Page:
Since there are different interpretations of Software-Defined Storage (SDS), let’s make sure we speak one language and stick to one definition. So, SDS is a way in which software, rather than hardware, defines storage characteristics like performance, availability, and resiliency. Such programs are independent of the physical storage devices, which allows eliminating their limitations. The main goal of SDS is to provide you with a centralized management and efficient utilization of storage resources and the ability to meet specific data requirements.
Now, just to avoid any possible confusion, SDS is not storage virtualization. While some vendors utilize storage virtualization as a part of their SDS offerings, these two terms are not the same. To make it clear: storage virtualization means separating storage capacity from multiple storage devices and presenting it as a unified virtual storage pool. On the other hand, Software-Defined Storage separates the storage capabilities and services from the storage hardware. With that being said, SDS solutions may include storage virtualization, however, it is not a strict law.
Since the appearance of the first tapes and disk drives, IT infrastructure features, such as performance, availability, and resiliency were highly dependent on its physical components. Basically, if you needed more IOPS, you had to add more disks; if you needed lower latency, you had to get faster disks, SSDs, for example. However, there certainly is a limit to how many more disks you can buy and how many more physical controllers you will need for keeping proper system operation. Furthermore, with traditional storage infrastructure, it becomes a challenging task to assign resources to applications based on their specific requirements, hence under- or over-utilization of specific storage resources often occurs. Additionally, managing IT infrastructures consisting of multiple hardware pieces is quite a challenging task for any IT team, not to mention possible interoperability problems.
With Software-Defined Storage, you can start utilizing what you already have much more efficiently instead of buying more disks, as it separates storage characteristics from the underlying hardware infrastructure and delegates them to the software layer. SDS saves expenses on purchasing additional hardware since better performance, data availability, and resiliency are all provided by programs. With SDS, you can manage your heterogeneous storage infrastructure from a single pane of glass and provide your applications with necessary storage and performance requirements.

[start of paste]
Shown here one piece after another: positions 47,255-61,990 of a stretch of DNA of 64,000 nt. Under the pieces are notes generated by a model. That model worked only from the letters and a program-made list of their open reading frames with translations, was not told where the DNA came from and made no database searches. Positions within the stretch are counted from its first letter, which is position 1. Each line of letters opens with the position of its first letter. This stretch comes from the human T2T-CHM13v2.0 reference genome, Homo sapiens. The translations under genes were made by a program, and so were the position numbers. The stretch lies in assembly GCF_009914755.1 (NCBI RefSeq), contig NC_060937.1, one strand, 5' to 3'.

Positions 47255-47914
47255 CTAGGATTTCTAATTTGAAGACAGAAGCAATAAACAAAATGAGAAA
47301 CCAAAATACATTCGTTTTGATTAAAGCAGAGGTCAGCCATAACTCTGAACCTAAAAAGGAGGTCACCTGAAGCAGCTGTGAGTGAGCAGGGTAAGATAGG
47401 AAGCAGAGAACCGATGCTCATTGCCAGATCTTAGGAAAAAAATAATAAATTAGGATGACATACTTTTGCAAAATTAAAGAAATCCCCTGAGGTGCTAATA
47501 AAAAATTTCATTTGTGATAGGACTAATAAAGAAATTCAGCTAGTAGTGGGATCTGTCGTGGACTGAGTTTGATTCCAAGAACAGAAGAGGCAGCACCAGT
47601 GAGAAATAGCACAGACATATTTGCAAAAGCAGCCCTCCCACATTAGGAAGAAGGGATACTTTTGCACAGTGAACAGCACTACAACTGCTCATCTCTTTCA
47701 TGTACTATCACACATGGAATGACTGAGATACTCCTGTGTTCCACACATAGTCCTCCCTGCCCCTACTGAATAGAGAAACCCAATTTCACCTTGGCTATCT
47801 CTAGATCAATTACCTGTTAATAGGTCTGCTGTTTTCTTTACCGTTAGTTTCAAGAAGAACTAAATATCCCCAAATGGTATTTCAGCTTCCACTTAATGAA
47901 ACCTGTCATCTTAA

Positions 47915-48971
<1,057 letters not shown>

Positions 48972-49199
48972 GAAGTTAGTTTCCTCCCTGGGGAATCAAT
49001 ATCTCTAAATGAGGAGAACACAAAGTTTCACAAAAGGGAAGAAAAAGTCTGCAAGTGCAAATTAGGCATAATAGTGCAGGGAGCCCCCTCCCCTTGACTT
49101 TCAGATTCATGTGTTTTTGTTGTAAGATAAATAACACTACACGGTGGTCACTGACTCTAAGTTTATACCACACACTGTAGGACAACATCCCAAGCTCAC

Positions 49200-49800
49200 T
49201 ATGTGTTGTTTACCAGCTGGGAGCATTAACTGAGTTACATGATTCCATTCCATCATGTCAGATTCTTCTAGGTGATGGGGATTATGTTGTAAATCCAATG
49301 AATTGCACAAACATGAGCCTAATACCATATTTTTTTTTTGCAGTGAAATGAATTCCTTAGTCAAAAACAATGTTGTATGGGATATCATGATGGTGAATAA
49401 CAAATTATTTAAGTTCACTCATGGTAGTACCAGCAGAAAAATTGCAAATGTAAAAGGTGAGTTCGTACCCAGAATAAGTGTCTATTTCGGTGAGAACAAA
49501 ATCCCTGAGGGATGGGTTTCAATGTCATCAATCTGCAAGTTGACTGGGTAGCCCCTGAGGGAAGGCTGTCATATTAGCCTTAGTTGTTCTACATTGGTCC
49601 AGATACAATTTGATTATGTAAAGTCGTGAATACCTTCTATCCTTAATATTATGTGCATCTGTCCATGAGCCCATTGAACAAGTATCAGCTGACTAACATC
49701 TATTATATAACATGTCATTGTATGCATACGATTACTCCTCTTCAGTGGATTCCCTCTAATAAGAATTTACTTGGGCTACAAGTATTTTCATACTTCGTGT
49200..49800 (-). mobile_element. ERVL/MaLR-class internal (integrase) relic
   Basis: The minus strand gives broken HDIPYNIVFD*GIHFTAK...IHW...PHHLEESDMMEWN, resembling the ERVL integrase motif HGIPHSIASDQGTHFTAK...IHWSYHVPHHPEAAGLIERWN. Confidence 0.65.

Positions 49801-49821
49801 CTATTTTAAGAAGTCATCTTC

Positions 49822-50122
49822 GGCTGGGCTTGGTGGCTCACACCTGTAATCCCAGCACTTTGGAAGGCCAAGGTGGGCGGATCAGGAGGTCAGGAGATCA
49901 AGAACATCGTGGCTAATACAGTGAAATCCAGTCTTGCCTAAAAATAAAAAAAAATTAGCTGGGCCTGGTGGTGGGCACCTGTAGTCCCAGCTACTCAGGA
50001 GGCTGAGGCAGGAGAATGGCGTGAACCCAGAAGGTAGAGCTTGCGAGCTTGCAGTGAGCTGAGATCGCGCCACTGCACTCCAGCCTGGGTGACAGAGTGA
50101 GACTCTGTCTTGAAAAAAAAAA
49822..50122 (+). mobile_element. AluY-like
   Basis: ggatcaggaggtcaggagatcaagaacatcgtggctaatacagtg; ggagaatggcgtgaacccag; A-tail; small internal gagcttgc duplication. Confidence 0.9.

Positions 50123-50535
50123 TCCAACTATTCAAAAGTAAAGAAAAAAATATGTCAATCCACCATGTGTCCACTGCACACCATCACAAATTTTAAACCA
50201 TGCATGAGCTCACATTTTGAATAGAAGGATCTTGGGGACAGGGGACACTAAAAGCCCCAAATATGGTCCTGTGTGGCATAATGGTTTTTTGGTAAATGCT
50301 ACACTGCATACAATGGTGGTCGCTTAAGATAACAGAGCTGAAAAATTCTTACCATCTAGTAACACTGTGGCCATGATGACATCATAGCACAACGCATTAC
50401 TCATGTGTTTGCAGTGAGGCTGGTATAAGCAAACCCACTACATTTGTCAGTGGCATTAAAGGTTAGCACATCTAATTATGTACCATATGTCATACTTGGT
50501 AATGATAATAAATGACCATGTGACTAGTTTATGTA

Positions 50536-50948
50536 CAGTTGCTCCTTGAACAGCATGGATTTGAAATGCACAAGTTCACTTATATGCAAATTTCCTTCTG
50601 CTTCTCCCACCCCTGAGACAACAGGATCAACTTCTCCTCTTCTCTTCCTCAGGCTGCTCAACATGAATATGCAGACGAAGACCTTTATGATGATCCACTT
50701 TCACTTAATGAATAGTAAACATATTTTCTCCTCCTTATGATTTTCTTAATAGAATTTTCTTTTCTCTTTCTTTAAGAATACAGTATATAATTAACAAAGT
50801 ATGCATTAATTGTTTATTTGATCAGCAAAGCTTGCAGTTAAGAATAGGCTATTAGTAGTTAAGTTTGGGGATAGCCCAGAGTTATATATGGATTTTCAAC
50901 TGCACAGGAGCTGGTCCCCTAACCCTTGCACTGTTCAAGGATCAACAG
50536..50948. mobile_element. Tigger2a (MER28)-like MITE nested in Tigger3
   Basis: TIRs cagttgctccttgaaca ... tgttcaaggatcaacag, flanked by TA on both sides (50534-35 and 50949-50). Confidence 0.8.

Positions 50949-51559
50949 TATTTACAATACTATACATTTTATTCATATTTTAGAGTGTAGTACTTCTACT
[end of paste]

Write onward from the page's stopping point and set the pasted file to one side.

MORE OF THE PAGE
First of all, Software-Defined Storage provides abstraction of storage characteristics from the underlying hardware. This means that SDS solutions can run on commodity server hardware with x86 processors, enabling cost savings over traditional storage area network (SAN) and network-attached storage (NAS) systems, which tightly couple software and hardware.
With SDS, storage management becomes unified and much easier as all storage resources are pooled together and orchestrated at the OS or Hypervisor layer with the help of virtual storage controllers running on every cluster node. Ultimately, you can provide your applications with all the necessary resources, including compute, memory, storage, and networking, via a single management interface.
By separating the storage hardware from the software layer, Software-Defined Storage allows companies to purchase different storage hardware pieces from various vendors. Thus, SDS breaks the spell of vendor lock-in and eliminates such issues as under- or over-utilization of storage resources and interoperability problems.
One of the greatest benefits of SDS is that it provides your current storage infrastructure with features which were previously unavailable. These include deduplication, replication, snapshotting, server-side caching, and log-structuring across a wide range of server hardware components. To say more, SDS makes your IT infrastructure more flexible. It allows the system to both scale up by simply throwing in more capacity to the existing storage nodes, or to scale out by adding new nodes with their own storage, RAM, and CPUs to increase both capacity and performance.
Probably, the number one scenario where you need Software-Defined Storage is High Availability for mission-critical data. In case of one of your servers goes down, SDS architecture allows shifting load and data automatically to another available node. For example, StarWind Virtual SAN mirrors internal storage resources between hypervisor servers, creating a highly available storage pool and allowing your data to remain available even in case something happens to the node where it was stored.
Another use case for SDS is non-disruptive data migration. By deploying an SDS solution in your environment, you can then use it to virtualize storage volumes on existing and new storage arrays and swiftly migrate data between them. Thus, your applications continue running while remaining unaware that data migration occurs.
As you know, cloud storage becomes more and more popular as it offers a reliable and cost-efficient way for storing your data. That’s where SDS comes in handy. In addition to providing flexible scaling options (scale up/scale out), it can expand your storage infrastructure to the cloud delivering even higher cost-efficiency and DR capabilities.
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